In January 2009 Caterpillar offered Andrew Starykowicz a severance package and he accepted it to pursue the dream of being a Pro triathlete. After working for Caterpillar as a design engineer for just under 5 years, this was his chance to finally train and race full-time. But he got hit by a car in early March - an incident that cause him to sail over 25 feet through the air before landing on his head.† The sheet metal on the car was pushed in 6" from the impact and that pretty much stopped him in his tracks most of the spring.† He has had an impressive string of results during the summer and is well known for his bike prowess, but Sunday's Chicago Triathlon did not go as planned.
Slowtwitch: Why donít you talk about your Chicago race yesterday, including your expectations?
Andrew: Chicago is my house. It is windy, it is humid, it can by warm or cold...It is Chicago and where I have lived my whole life. My expectations were high and to be building on my last two races (Steelhead, NYC). Race day was cold (but not cold enough) and windy, perfect for me. I had a horrific swim coming out behind people who have NEVER out swum me ever. On the bike I rode and ran frustrated. Maybe emotion got the best of me, but I gave it my all and I am beat today. Time to refocus on what is up ahead.
ST: Well, what is up ahead?
Andrew: Westchester, LA, US Open (Dallas), and Clearwater. I am also in the final stages of ironing out the details to guide Aaron Schiedes in a triathlon.
ST: Your bike split at Steelhead 70.3 wowed quite a few onlookers especially because of the conditions. But that is seemingly old hat to you.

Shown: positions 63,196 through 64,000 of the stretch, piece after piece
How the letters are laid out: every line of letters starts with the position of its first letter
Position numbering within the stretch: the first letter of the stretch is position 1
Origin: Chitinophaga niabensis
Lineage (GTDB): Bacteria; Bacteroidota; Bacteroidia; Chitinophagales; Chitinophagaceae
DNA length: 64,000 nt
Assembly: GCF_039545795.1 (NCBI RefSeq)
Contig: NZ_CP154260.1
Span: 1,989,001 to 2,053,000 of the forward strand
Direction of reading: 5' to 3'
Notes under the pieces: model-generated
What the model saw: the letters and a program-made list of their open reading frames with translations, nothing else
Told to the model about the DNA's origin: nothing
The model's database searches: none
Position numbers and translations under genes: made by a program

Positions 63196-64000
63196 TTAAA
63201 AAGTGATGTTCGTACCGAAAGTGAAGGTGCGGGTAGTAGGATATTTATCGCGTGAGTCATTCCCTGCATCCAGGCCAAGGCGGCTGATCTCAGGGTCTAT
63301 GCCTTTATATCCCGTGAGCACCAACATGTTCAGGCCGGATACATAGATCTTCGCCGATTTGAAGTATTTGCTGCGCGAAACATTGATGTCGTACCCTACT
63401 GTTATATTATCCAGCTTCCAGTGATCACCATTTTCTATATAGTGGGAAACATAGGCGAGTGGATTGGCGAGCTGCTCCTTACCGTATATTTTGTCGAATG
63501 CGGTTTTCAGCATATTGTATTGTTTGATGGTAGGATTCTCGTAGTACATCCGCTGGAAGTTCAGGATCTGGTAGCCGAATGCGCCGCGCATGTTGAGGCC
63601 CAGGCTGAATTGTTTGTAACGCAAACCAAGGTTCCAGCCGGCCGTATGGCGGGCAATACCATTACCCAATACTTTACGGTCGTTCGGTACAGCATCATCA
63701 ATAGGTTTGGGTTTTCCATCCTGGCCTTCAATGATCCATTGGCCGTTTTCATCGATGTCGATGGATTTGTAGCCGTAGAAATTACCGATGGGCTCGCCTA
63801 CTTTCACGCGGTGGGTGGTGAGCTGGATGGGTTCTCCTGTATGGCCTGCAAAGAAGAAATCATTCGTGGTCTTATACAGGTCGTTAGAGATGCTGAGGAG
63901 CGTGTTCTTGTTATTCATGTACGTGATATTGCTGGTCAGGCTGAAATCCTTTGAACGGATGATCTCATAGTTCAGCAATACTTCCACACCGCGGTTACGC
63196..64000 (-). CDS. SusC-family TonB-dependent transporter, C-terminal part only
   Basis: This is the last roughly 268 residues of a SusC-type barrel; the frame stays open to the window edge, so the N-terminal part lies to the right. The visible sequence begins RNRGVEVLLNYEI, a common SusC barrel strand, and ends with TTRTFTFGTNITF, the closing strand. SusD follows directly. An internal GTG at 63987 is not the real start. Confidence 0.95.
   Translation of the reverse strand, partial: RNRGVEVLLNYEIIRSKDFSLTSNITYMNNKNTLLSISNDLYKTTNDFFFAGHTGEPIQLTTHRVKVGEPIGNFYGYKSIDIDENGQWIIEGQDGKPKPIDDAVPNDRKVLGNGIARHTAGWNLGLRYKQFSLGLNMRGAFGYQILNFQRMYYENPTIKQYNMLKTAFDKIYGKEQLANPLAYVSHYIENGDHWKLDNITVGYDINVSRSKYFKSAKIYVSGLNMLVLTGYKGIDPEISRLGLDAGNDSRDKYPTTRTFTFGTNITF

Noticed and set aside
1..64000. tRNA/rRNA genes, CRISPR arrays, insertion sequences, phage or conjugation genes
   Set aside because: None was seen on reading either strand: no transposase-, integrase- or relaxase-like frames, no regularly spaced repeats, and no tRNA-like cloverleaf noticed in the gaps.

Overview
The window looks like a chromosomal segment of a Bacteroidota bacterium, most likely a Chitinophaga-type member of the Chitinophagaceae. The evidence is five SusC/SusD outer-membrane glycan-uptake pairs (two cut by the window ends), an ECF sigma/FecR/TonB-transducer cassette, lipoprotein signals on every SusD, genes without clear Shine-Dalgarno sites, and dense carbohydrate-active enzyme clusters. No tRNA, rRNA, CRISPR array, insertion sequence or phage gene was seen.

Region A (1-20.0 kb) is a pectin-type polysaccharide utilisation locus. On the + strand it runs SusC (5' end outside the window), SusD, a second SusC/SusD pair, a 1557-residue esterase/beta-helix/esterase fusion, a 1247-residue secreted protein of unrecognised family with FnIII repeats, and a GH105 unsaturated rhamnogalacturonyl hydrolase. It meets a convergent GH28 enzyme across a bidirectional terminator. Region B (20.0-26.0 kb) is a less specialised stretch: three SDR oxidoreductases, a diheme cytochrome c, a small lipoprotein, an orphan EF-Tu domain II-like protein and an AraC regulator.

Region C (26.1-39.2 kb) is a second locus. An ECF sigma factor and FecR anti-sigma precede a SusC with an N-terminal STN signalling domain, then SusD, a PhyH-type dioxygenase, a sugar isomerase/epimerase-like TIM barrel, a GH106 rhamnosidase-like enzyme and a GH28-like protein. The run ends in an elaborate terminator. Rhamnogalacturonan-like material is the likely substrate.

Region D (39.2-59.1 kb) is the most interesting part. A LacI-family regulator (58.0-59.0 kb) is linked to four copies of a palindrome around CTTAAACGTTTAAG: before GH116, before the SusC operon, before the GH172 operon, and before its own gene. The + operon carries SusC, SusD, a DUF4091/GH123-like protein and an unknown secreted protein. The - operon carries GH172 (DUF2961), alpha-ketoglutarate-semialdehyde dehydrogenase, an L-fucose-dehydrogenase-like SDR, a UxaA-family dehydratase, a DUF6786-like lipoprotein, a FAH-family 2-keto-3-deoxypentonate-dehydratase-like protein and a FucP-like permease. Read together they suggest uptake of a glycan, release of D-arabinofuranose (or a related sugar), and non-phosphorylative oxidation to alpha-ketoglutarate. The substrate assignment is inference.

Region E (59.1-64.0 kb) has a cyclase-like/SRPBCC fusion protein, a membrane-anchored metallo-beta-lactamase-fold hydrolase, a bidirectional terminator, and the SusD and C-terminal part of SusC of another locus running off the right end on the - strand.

Andrew: Itís no secret that the bike is my strength. I was actually a bit disappointed that I was not closer to 2:02.
ST: On your blog you talked about going through the race plan as you walked up to the start. Are you good during the race staying with the plan or are you inspired by the heat of the moment?
Andrew: Depends on the race. Since I have done NO training for the Ĺ Ironman distance, I knew I had to stick to the plan or the result would be walking or injury. Yet, for Olympic distance it is about going red-line for 110 min. It is how I train.
ST: You have raced Andy Potts quite a few times now. What will it take for you to beat him?
Andrew: 1K/50K/5K, then I might have a chance. Andy is one of the best all-rounders. Matt Reed, Greg Bennett, and Andy have proven they can be both successful in ITU and non-drafting Olympic distance. Now the M-dot guys fear their presence.
ST: What exactly should the M-Dot guys worry about?
Andrew: Look at the success Potts, Reed, (M) Jones, and Alexander have had at the longer distances almost instantly. Guys & Gals who have spent their late 20's and early 30's jamming the Olympic Distance, then in their mid 30's move up and conquer the "iron" distances.
ST: Including the Steelhead event you had raced 5 weekends in a row. Was that planned as a nice prep for the 70.3 race or the schedule dictated it and your body could feel it at the end?
Andrew: My priority is Olympic Distance. My big races are St Anthonyís and the Lifetime Series each year. The nice thing about the Olympic distance is that you can race week in week out. The Ĺ distance takes a lot longer to recover. All that said, the schedule dictates when and where I get to race.
ST: Along those lines, was the Underwear Run prior to the NYC Tri more for the recovery of flight tired legs or inspiration for the curious eyes?
Andrew: I needed a shake out run to relax after the planes, trains, automobiles, and 6 blocks of bike box pulling. It is still about having fun, yet Ĺ the people were wearing more than they did on race day. Quite disappointing.
ST: The field at NYC Tri was also quite impressive and your 6th place there must have made you feel pretty good.